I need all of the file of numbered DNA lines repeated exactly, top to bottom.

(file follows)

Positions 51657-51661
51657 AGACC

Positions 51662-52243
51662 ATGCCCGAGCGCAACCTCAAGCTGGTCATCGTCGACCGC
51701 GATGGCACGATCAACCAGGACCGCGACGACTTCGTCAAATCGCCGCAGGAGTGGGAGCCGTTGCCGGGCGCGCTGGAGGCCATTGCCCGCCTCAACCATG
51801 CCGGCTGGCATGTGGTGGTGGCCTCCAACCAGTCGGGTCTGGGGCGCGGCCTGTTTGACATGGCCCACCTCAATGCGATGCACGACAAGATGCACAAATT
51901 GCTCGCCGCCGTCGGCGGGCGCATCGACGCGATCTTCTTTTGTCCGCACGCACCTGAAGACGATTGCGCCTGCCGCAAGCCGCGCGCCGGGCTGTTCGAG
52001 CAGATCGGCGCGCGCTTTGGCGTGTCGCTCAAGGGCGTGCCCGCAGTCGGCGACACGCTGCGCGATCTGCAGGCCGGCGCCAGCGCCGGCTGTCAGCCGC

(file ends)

Positions 51657-51661
51657 AGACC

Positions 51662-52243
51662 ATGCCCGAGCGCAACCTCAAGCTGGTCATCGTCGACCGC
51701 GATGGCACGATCAACCAGGACCGCGACGACTTCGTCAAATCGCCGCAGGAGTGGGAGCCGTTGCCGGGCGCGCTGGAGGCCATTGCCCGCCTCAACCATG
51801 CCGGCTGGCATGTGGTGGTGGCCTCCAACCAGTCGGGTCTGGGGCGCGGCCTGTTTGACATGGCCCACCTCAATGCGATGCACGACAAGATGCACAAATT
51901 GCTCGCCGCCGTCGGCGGGCGCATCGACGCGATCTTCTTTTGTCCGCACGCACCTGAAGACGATTGCGCCTGCCGCAAGCCGCGCGCCGGGCTGTTCGAG
52001 CAGATCGGCGCGCGCTTTGGCGTGTCGCTCAAGGGCGTGCCCGCAGTCGGCGACACGCTGCGCGATCTGCAGGCCGGCGCCAGCGCCGGCTGTCAGCCGC